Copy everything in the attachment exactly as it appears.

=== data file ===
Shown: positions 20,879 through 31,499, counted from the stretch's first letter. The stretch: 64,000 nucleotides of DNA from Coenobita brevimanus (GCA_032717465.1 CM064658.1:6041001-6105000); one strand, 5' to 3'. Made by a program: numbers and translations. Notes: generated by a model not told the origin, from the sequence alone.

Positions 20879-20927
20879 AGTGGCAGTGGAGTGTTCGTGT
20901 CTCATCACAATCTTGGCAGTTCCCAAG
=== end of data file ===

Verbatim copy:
Shown: positions 20,879 through 31,499, counted from the stretch's first letter. The stretch: 64,000 nucleotides of DNA from Coenobita brevimanus (GCA_032717465.1 CM064658.1:6041001-6105000); one strand, 5' to 3'. Made by a program: numbers and translations. Notes: generated by a model not told the origin, from the sequence alone.

Positions 20879-20927
20879 AGTGGCAGTGGAGTGTTCGTGT
20901 CTCATCACAATCTTGGCAGTTCCCAAG